Carline Thistle

Carline Thistle

Scientific Names of Carline Thistle:    

Carlina acaulis L. [Fam. Asteraceae]


Coarsely cut, dried root for making infusions

Traditional Usage:    

– Antibacterial
– Catarrh (upper respiratory mucous)
– Digestive Disorders
– Diuretic
– Fever (to induce sweating)
– Gargle
– Gastrointestinal Disorders
– Herpes Sores (topically)
– Rashes (topically)
– Skin Conditions (topically)
– Toothache (topically)
– Wounds (topically)


Carline thistle, Carlina acaulis L. [Fam. Asteraceae], is a short-stemmed perennial herb, often called stemless carline thistle, native to the mountains of central and southern Europe. The low-growing plant has spiny, toothed leaves and attractive off-white flowers encompassed by sharp silvery bracts giving it a characteristic thistle-like appearance. Through its bitter properties, its root increases the flow of gastric juices relieving dyspepsia and gastrointestinal upsets associated with digestive organ congestion. German authorities recognize that ‘bitters’, including carline thistle root, stimulate bile flow and cleanse the liver of fatty deposits. In Europe, carline thistle root is rarely used today, except as a component of the gastrointestinal remedy, Swedish Bitters. Carline thistle root tea is listed in the German Commission E monographs as a diuretic and was used in folk medicine for treating digestive disorders, inducing sweating and as a gargle for treating catarrh (mucous) of the upper respiratory tract. Applied topically, the tea was also used to soothe toothaches. The essential oil has been shown to have antibacterial activity against Staphylococcus, Enterococcus, Salmonella and Shigella. In folk tradition, the root extracts prepared with wine and water were said to be good for washing out wounds and sores. Studies show that the acetone extracts of carline thistle root have strong antibacterial activity, but not the aqueous extracts.

Active Ingredients:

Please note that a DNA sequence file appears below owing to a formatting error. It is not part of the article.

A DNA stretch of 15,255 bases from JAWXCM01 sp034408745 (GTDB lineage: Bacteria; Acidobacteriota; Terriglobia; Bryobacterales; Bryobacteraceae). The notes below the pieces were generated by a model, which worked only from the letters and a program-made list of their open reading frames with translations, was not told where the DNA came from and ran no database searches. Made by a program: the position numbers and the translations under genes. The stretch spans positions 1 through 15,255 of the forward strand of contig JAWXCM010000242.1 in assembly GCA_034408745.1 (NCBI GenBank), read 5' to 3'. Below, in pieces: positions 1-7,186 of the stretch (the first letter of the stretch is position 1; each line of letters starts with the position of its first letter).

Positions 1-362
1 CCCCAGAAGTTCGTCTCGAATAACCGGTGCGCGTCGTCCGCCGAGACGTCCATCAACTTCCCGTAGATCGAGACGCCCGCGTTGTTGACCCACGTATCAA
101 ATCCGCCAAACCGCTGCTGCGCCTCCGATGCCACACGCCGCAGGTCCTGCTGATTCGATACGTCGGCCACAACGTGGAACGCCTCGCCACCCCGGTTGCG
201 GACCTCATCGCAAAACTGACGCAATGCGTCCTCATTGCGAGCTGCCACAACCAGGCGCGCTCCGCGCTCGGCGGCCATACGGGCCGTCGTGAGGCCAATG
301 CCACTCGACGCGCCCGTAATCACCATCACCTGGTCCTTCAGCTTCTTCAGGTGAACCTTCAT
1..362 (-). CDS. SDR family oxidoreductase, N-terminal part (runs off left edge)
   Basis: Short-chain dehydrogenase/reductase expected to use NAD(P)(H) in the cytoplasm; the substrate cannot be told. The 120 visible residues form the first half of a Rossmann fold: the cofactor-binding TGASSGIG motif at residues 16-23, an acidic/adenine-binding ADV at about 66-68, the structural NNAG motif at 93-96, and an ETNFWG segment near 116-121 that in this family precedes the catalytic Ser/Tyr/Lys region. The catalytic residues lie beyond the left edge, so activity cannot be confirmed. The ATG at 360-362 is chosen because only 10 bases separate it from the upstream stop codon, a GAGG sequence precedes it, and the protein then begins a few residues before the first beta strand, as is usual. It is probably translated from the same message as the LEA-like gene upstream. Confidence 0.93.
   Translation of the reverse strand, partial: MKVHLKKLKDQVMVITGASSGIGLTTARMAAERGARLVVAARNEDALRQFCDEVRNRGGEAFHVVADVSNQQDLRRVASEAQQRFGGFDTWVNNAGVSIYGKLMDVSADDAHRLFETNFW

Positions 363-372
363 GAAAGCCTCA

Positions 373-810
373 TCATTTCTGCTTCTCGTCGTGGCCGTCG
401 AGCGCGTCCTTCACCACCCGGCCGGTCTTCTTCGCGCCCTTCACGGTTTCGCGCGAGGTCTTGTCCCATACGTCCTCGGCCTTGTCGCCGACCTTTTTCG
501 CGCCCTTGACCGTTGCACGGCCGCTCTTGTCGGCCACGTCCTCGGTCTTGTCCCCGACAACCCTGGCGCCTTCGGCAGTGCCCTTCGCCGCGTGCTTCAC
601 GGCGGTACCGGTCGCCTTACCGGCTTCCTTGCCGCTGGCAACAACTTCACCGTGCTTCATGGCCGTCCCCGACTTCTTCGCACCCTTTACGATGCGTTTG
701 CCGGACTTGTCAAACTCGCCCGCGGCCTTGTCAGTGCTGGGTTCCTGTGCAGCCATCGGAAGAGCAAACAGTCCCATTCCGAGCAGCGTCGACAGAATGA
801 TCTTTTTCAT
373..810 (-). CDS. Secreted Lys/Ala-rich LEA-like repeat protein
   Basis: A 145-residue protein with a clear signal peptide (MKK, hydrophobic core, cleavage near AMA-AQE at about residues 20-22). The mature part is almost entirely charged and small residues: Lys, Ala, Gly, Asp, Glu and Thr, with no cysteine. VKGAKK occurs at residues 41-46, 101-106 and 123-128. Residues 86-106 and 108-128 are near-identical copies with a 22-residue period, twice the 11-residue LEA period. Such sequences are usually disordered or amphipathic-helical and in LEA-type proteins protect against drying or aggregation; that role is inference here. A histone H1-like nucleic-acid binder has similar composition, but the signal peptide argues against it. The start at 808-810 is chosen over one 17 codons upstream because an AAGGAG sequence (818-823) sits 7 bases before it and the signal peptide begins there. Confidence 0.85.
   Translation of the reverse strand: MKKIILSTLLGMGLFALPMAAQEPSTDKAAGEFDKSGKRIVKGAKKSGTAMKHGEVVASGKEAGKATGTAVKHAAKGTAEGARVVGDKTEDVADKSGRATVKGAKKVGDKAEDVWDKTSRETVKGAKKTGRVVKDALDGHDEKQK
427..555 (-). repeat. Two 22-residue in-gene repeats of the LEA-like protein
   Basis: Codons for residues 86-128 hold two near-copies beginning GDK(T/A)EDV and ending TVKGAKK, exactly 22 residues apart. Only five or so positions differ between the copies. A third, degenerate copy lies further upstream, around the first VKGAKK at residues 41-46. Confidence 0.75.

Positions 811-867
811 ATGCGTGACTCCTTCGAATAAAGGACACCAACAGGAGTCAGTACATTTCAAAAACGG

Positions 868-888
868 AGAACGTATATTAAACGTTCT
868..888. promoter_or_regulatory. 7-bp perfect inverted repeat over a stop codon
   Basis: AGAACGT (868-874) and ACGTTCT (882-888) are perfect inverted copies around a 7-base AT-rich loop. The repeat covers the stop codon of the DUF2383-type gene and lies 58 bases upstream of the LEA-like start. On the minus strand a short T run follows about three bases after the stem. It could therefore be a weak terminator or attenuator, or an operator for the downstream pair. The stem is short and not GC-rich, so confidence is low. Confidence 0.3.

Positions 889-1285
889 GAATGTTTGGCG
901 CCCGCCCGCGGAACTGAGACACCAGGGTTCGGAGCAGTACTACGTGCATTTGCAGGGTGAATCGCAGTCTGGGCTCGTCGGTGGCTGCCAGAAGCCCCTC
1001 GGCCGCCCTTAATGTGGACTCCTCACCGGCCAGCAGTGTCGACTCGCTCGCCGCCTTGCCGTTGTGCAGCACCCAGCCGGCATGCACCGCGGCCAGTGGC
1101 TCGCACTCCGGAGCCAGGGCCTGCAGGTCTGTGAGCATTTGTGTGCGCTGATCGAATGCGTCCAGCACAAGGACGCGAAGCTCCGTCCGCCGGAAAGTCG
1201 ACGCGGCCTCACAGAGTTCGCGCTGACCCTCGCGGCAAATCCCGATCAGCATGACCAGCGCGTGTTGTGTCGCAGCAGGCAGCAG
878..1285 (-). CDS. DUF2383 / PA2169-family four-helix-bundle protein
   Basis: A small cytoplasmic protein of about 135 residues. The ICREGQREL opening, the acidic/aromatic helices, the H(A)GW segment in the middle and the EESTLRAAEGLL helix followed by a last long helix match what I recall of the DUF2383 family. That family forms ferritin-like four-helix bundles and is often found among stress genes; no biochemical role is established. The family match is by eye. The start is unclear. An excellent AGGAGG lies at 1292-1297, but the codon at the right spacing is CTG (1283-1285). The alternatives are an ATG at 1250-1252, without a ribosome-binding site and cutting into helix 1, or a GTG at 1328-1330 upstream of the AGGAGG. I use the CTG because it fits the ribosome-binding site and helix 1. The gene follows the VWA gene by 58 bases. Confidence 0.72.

Carline thistle root contains: 1.5-2% essential oil containing approximately 80% carlina oxide (benzyl-2-furylacetylene) and about 15% carilene. The root also contains 18-22% inulin; bitter substances of the sesquiterpene lactone type, probably occurring in glycosidic form; phenol; palmitic acid; tannins; resins; and flavonoids.

Suggested Amount:    

Carline thistle root is generally taken as an herbal tea one to three times per day. As an aromatic bitter, a cup of the unsweetened tea is drunk half-an-hour before meals. German authorities recommend using 1.5g of the finely chopped or powdered drug (root) per cup of tea (1 teaspoon of cut carline thistle root weighs approximately 2.8 grams). It is recommended that cold water be added to the herb material and brought to a boil for a short time and strained.

Drug Interactions:    

None known


None known

Side Effects:    

None known


Glazunova NP, Katkevich RI, Korshunov SP, Vereshchagin LI. 1968. [Antibiotic activity of some furylacetylene compounds]. Antibiotiki. 1968 Feb; 13(2): 131-4. Russian.

Kernoczi Z, Hethelyi E, Danos B, Tetenyi P. 1987. Presence of carlina oxide in plants of Hungary. Stabilization and antimicrobial effect. Acta Pharm Hung. 1987 Jul; 57(3-4): 171-81.

Rodriguez E, Towers GHN, and Mitchell JC. 1976. Biological activities of sesquiterpene lactones. Phytochemistry 15: 1573-1580.

Wichtl M (ed). 1994. Carlinae radix – Stemless carlina root (English translation by Norman Grainger Bisset). In Herbal Drugs and Phyto-pharmaceuticals. CRC Press, Stuttgart, pp. 126-127.